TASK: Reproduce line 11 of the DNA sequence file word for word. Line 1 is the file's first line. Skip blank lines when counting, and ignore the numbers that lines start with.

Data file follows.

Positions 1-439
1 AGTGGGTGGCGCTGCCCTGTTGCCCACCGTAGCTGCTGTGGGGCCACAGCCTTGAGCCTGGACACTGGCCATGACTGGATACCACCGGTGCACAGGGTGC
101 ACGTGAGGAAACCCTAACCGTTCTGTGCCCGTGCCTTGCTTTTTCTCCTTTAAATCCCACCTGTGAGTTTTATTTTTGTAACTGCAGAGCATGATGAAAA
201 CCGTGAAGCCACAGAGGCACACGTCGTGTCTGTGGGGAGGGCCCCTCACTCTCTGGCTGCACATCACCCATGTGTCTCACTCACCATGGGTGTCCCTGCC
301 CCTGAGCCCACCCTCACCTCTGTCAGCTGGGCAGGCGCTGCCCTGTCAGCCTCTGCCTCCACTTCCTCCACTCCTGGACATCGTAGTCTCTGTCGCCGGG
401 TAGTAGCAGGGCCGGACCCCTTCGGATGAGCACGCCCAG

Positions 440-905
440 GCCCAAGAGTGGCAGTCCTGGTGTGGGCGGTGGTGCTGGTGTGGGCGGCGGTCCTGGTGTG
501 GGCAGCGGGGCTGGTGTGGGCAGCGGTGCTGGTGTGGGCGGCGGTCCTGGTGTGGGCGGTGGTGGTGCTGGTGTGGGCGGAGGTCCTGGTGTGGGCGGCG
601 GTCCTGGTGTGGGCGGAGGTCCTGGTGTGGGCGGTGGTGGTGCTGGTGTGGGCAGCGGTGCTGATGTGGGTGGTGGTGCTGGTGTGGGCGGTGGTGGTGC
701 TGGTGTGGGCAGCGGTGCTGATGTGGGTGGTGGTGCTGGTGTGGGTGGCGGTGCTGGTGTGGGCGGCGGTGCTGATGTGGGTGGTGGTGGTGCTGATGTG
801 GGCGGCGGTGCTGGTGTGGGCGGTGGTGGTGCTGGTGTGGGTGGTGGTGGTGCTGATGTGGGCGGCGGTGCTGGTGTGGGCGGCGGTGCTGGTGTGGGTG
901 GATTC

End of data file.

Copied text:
701 TGGTGTGGGCAGCGGTGCTGATGTGGGTGGTGGTGCTGGTGTGGGTGGCGGTGCTGGTGTGGGCGGCGGTGCTGATGTGGGTGGTGGTGGTGCTGATGTG